Are deaf people deprived of their “mother language”?

Today, we celebrate “International Mother Language Day”. Held every 21st day of February as approved at the 1999 General Conference of the United Nations Educational, Scientific and Cultural Organization (UNESCO), it was born out of the initiative of Bangladesh and has been observed worldwide since 2000.

UNESCO commemorates this day to the belief that,

in the importance of cultural and linguistic diversity for sustainable societies. It is within its mandate for peace that it works to preserve the differences in cultures and languages that foster tolerance and respect for others. [link]

This recognition centers on the observation that native languages are increasingly threatened as more and more languages disappear. Dominant languages have been emphasized excessively that modern kids were discouraged in schools to use the language they use at home. Aside from that, books and other written materials using their mother language were scarce and readily unavailable. Nevertheless, progress is being made in mother tongue-based multilingual education with a growing understanding of its importance, particularly in early schooling, and more commitment to its development in public life.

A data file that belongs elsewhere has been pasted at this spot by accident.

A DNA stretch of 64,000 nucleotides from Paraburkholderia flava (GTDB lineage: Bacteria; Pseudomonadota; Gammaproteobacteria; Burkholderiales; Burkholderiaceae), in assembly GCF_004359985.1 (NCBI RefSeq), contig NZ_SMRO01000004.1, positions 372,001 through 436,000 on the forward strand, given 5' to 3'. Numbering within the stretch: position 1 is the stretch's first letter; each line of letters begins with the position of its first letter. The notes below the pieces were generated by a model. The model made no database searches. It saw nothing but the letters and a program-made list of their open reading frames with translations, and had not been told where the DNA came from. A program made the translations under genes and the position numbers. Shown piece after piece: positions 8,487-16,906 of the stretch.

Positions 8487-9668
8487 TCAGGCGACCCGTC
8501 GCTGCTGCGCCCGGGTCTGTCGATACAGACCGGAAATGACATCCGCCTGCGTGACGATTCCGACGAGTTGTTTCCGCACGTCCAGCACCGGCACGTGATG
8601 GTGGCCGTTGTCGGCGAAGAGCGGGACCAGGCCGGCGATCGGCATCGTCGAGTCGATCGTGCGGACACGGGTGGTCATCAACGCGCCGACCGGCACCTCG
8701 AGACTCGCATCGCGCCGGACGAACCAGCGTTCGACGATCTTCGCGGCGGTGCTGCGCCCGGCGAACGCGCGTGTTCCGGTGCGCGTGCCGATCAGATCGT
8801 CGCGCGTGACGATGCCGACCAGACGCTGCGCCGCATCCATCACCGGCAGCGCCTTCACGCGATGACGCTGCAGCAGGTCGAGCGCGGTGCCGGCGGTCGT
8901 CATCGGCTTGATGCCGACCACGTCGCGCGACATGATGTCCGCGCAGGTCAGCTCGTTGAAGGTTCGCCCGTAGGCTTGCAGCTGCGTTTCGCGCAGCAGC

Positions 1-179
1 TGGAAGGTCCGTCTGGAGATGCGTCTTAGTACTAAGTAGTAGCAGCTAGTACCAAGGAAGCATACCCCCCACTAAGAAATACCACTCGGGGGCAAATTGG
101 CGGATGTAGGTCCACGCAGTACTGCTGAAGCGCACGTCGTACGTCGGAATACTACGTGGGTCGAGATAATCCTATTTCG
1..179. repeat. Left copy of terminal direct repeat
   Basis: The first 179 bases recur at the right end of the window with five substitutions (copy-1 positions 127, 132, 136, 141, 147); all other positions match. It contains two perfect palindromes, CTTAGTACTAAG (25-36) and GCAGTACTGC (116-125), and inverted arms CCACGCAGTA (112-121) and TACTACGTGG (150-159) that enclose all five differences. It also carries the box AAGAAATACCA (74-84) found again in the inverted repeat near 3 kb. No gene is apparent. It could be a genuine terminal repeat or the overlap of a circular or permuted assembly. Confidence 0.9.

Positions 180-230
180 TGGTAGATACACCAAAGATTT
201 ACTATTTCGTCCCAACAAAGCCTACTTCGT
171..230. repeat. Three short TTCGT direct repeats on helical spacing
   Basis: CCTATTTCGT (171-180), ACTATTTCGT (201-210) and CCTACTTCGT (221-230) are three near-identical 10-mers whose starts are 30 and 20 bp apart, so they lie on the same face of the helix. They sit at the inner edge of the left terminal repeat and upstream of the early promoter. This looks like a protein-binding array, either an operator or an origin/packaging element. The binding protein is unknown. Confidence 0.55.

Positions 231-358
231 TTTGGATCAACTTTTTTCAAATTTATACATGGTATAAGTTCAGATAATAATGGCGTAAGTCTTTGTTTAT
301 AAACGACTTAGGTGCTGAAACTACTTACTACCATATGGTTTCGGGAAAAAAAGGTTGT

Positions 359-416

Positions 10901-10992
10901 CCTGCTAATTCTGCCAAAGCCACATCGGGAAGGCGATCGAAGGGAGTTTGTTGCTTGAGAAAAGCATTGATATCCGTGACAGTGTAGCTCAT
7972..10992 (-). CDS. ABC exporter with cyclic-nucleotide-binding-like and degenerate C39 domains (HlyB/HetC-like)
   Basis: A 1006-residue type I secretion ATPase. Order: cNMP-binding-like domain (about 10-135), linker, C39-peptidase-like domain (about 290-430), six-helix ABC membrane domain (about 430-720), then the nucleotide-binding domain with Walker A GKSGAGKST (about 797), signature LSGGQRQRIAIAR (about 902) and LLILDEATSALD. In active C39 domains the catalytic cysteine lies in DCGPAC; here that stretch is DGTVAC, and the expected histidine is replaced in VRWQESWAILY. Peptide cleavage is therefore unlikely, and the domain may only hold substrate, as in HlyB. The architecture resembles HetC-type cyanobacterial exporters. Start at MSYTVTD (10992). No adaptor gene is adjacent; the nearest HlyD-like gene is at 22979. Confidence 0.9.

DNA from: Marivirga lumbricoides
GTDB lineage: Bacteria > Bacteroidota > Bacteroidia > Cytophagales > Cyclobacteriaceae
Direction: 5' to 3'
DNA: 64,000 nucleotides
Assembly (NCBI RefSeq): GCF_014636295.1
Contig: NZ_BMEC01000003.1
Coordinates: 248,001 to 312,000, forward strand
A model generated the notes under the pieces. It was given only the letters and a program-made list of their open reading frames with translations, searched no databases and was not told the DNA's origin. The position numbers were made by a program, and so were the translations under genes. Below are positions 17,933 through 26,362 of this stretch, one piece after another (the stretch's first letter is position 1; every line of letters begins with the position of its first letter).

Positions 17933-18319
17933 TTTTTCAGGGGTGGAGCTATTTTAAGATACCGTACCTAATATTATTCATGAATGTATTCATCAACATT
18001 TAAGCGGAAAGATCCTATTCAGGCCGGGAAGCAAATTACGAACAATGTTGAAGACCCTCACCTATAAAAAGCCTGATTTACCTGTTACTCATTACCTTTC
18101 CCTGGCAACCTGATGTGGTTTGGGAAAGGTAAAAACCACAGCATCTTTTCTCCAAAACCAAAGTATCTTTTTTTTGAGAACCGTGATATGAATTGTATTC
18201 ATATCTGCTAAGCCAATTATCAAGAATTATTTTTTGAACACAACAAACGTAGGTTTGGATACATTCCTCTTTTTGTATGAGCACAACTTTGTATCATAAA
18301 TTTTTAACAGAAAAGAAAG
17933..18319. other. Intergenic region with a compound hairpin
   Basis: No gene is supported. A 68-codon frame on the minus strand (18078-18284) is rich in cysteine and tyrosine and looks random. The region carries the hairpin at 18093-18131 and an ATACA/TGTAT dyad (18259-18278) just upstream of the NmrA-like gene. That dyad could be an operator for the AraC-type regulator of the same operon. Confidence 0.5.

But what about those who are deprived of language acquisition? What about those who were not able to access their “mother language” the moment they were born? How do we address those vulnerable sectors, most especially those who are deaf and hard-of-hearing?

What is Language Deprivation?

Language deprivation means, exactly, a language that is taken away from people. According to Therapy Travellers Website, Language deprivation is

 the term used for when a child does not have access to a naturally occurring language during their critical language-learning years. [link]

Deaf children are the most affected because they are not exposed to a language that would develop their cognitive growth. A deaf baby has not received any language exposure during the critical period between ages 0 to 2.

To illustrate,

stick figure of parent asking a hearing child what he wants and replies with milk, milk, milk
The hearing parent asks his hearing child what he wants. The hearing child replies by speaking what he needs which is milk.